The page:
A World Elsewhere by Wayne Johnston

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The wordplay can feel overwrought: "I'm more of a startist than an artist. I was once a starving artist but am now a raving startist."
-Guardian

Synopsis

Set in the late nineteenth century, "A World Elsewhere" is an intricately woven tale of humour and emotion, of family and friendship, of ambition and destitution. At its centre is Landish Druken, son of a Newfoundland sealing captain, who turns his back on family tradition and wishes to become a writer. Well-mannered and eloquent, Landish sets off from St John's to Princeton University, where he is befriended by 'Van' Vanderluyden, son of the wealthiest man in America, and later betrayed by him. Landish is banished from Princeton and his hopes crumble. Returning to St John's, he adopts Deacon, an orphan, the son of his father's first mate. Outcast, fighting off destitution, Landish raises Deacon alone, with no tools other than trust, humour and compassion. But when poverty casts them out of their home, there is only one person left to turn to: Van. They make the long journey to North Carolina, where Van has built Vanderland, a huge, magnificent castle. There they are swiftly pulled into a world of deception and murder, and the mettle of the exceptional Landish, and the bond with his adopted son, is truly tested. This is a novel of great invention and emotional intensity, "A World Elsewhere" is unexpected and extraordinary, and a work emblematic of Wayne Johnston's brilliance.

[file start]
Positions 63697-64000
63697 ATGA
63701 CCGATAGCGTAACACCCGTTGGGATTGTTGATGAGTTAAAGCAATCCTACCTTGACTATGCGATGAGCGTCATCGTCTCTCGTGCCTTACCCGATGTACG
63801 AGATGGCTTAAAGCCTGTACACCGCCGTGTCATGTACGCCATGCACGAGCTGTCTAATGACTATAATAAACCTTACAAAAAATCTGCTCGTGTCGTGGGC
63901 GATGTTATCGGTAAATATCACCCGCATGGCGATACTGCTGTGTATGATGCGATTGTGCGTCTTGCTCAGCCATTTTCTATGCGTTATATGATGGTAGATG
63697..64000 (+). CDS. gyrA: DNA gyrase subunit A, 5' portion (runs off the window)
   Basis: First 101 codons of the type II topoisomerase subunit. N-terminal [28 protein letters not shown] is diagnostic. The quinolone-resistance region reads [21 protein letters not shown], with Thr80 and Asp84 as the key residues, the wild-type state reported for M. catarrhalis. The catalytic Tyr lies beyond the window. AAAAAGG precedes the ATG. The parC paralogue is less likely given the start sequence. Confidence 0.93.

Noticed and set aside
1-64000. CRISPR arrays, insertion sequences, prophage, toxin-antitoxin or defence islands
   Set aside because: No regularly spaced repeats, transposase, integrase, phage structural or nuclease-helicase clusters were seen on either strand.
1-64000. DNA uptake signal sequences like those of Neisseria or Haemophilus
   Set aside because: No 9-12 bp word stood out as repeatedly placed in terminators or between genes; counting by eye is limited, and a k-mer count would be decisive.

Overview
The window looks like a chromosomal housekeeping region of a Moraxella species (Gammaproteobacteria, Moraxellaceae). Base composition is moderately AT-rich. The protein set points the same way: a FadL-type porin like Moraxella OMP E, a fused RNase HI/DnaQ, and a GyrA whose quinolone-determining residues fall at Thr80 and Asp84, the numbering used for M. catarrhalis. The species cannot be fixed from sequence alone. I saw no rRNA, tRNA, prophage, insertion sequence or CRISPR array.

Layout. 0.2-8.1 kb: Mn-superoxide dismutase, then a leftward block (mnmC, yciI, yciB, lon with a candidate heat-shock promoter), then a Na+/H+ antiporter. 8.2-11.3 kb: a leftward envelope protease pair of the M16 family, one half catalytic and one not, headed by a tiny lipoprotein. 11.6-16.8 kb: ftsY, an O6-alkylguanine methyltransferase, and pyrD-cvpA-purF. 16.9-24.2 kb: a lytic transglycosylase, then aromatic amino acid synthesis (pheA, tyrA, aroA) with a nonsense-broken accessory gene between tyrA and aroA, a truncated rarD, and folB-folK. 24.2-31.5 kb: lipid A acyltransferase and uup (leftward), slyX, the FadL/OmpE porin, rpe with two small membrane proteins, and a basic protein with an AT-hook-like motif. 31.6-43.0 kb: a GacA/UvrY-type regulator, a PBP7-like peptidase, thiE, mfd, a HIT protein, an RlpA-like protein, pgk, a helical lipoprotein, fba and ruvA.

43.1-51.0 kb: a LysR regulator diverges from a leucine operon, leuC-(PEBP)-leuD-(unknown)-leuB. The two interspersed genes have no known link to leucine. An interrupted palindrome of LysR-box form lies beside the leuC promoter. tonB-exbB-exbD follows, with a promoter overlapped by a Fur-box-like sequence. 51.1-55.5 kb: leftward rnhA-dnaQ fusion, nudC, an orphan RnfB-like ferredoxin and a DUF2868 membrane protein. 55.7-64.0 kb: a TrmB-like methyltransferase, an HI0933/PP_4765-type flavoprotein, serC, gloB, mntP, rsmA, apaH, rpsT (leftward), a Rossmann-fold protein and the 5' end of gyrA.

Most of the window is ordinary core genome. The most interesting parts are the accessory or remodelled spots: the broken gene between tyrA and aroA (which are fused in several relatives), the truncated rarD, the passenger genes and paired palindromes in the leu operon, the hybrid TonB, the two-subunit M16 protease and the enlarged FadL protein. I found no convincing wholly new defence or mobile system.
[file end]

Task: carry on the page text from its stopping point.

About Wayne Johnston

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Wayne Johnston was born and raised in the St John's area of Newfoundland. He is the author of five previous novels including The Colony of Unrequited Dreams, which was an international bestseller and will be made into a film. Johnston is also the author of an award-winning and bestselling memoir, Baltimore's Mansion. He lives in Toronto.
 
Published August 9, 2011 by Knopf Canada. 320 pages
Genres: History, Literature & Fiction. Fiction
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Critic reviews for A World Elsewhere
All: 2 | Positive: 0 | Negative: 2

Guardian

Above average
Reviewed by Alfred Hickling on Aug 16 2013

The wordplay can feel overwrought: "I'm more of a startist than an artist. I was once a starving artist but am now a raving startist."

Read Full Review of A World Elsewhere | See more reviews from Guardian

National Post arts

Above average
Reviewed by Philip Marchand on Aug 12 2011

These concerns emerge from a narrative written with Johnston’s accustomed verve and humour. The wordplay is another question. Some will like it. Others will not like it so much, but I doubt anyone would be so put off by it that he or she can’t enjoy the tale.

Read Full Review of A World Elsewhere | See more reviews from National Post arts

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